Visit Lower Antelope Canyon in Arizona
As a child, I loved exploring the backyard of our home. The yard had a slope that ended near a creek, which was dappled with all sizes of trees and little nooks and crannies to investigate all afternoon. My siblings and friends would hunt for crawdads and tadpoles in the creek and make forts with broken branches or whatever we could find. We would spend countless hours just playing in this natural playground. To this day, I love exploring my natural surroundings, so when I saw pictures of Antelope Canyon, I added it to my bucket list of must see places.
Just imagine meandering through a narrow canyon, while viewing the brightest orange and red sculpted rock with a bright blue sky background. It's the most beautiful natural labyrinth I have ever witnessed, and truly a marvel to behold.
Antelope Canyon is on Native American land, therefore, in order to visit this amazing place you must make a reservation with one of the many tour operators owned by the Navajo Nation. I made a reservation with Dixie's Lower Antelope Canyon Tours because their reviews on Viator and Trip Advisor were excellent.
When visiting the Antelope Canyon you can tour the Lower or Upper Canyon. There is a slight difference in each canyon. The Upper Canyon is on ground level and the Lower Canyon is below ground level, which means you will need to descend and ascend steep metal stairs to see it. In addition, the Upper Canyon is wider at the base, which is better for people that are claustrophobic. The Lower Canyon is narrower at the base and shaped like a "V", allowing more sunlight into the canyon. Both canyons are beautiful, however, because of its easy access, the Upper Canyon is more expensive, more desired, and reservations fill more quickly.
(Navajo Tour Groups only allow clear bags for your belongings. No purses or backpacks are allowed.)
Antelope Canyon is located in Page, Arizona, near Glen Canyon Dam and Lake Powell in Northern Arizona. We drove the scenic 4.25 hours from Phoenix, Arizona to visit this little gem. There are many ways to get to Antelope Canyon. We happened to be in Phoenix for a week and wanted to see this natural phenomenon, so we took the scenic drive through Sedona to get there. In addition to Antelope Canyon, Horseshoe Bend, Glen Canyon Dam, and Lake Powell are nearby and are scenic destinations. Read my blog post about our visit to Horseshoe Bend here.
Getting to Dixie's Lower Antelope Canyon was very easy and is only ten minutes away from downtown Page, AZ. Dixie's tour provides detailed directions on the verified e-mail they will send you after your tour purchase. Once there, you will find port-a-potties outside the building for a restroom. Once inside the building, check in with the front desk and you will receive a ticket to hand to the Navajo tour guide when your group is ready to depart. While waiting you can browse the small gift shop, purchase a drink or snack at their snack bar, or sit outside on their patio and enjoy the alluring scenery around you.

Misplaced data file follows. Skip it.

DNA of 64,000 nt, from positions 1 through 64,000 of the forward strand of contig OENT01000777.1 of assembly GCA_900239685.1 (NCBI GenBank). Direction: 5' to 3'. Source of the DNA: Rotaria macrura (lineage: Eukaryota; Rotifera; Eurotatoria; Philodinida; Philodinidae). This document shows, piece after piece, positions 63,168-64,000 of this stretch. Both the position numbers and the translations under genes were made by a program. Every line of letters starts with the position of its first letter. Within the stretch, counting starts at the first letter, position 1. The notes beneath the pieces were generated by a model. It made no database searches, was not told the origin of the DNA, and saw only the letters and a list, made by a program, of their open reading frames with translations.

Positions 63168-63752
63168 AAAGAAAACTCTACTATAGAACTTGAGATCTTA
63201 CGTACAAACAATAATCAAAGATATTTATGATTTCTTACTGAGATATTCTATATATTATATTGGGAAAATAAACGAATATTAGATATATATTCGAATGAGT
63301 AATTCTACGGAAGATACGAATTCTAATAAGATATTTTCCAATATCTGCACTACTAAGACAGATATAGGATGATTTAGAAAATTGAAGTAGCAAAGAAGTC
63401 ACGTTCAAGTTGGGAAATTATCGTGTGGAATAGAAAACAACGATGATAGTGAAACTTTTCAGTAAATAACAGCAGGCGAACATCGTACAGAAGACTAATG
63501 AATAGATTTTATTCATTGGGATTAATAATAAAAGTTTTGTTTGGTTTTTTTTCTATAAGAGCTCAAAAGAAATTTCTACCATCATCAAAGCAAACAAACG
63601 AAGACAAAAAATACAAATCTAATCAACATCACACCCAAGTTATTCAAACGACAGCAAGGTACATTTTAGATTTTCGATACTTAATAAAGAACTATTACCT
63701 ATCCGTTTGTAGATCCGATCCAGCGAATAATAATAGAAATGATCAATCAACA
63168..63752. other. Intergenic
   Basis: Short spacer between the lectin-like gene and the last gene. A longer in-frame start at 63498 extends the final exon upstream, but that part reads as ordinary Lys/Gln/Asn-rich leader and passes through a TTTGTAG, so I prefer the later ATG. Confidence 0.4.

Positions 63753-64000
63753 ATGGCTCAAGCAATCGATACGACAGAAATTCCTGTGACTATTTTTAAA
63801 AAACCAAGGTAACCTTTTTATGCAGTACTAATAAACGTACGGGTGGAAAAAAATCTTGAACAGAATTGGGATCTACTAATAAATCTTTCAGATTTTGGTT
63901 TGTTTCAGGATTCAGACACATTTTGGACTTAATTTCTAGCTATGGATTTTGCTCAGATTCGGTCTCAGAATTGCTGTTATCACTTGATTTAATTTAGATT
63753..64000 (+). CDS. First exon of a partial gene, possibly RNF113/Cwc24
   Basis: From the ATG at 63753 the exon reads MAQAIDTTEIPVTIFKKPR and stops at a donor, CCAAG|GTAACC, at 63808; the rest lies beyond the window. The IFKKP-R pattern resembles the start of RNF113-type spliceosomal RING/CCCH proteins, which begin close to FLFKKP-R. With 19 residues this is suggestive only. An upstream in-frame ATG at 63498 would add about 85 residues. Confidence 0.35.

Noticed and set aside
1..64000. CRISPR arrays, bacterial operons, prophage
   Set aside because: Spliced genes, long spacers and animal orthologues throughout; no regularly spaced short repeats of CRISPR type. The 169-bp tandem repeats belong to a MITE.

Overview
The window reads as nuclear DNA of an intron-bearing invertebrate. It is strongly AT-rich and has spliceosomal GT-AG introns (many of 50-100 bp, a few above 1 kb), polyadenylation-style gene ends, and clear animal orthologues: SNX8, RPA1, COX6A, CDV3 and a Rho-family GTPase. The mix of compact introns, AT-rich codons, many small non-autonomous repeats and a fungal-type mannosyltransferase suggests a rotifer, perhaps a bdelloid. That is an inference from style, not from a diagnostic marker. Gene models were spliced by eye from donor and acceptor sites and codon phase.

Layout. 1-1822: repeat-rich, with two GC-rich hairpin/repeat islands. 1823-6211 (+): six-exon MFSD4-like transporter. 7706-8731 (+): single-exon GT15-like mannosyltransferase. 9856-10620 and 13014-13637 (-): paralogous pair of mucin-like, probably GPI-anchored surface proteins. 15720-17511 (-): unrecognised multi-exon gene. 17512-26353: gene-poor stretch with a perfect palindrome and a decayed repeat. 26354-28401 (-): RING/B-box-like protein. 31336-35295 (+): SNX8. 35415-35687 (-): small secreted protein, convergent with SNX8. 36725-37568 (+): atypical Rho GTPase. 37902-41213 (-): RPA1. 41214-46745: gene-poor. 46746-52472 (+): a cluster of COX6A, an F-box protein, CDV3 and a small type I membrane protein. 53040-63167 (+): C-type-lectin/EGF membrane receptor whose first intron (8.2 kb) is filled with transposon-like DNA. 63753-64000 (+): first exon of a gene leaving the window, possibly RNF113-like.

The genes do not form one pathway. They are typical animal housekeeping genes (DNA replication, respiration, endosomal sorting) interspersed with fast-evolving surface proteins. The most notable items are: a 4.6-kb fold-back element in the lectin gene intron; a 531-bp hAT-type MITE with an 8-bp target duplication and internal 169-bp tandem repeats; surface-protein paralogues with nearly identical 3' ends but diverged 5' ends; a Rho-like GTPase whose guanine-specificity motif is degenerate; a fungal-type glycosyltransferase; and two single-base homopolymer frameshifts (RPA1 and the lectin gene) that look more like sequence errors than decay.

Once your group is ready to depart, you will be amazed by the Native American hoop dancer that will enthral you with his storytelling using only hoops. Next, you will be paired with a local Navajo guide and up to 6 other guests to embark on your journey to the canyon.
The walk to the lower canyon only takes about five minutes and is so secluded you will wonder how anyone ever found this secretive and sacred place.
Along the way, your guide will talk about Native American Indian culture and history. Upon arrival at the canyon entrance, you will descend numerous and slightly steep stairs with handrails. It is advised that you do not take any photos while descending the stairs for your safety. Also, videography is not allowed, along with selfie sticks and backpacks.
Once in the canyon you will be amazed by the wave-like rock designs that surround you. You will be enveloped by swirls of red and orange bedrock carved by centuries of flooding. Your guide will give countless tips on how to capture the most amazing and colourful photos on your phone or camera. Native American Indians hold a deep reverence to nature and view the world as their mother and live in harmony with the land. Around every corner in the canyon our guide would point out a certain feature that would represent something one could find in the natural world. For example, in the photo below is a fascinating and iconic rock formation that is named " The Lady in the Wind."
After nearly an hour in the canyon, we sadly had to surface from our subterranean adventure. It's amazing to emerge from below ground and see the barren landscape around you that barely resembles where you just came from. The exit is so small and narrow that you would never notice the canyon below if you hadn't just surfaced from it.
In all, we had an amazing experience with Dixie's Lower Antelope Canyon tour and would highly recommend booking a canyon tour with them. I am so glad that I visited this gorgeous and stunning site and was able to check it off my bucket list. Next stop, the Grand Canyon, for the second time. I'm looking forward to visiting the Desert View Watchtower at the East Rim. Read my blog post about the Grand Canyon here.
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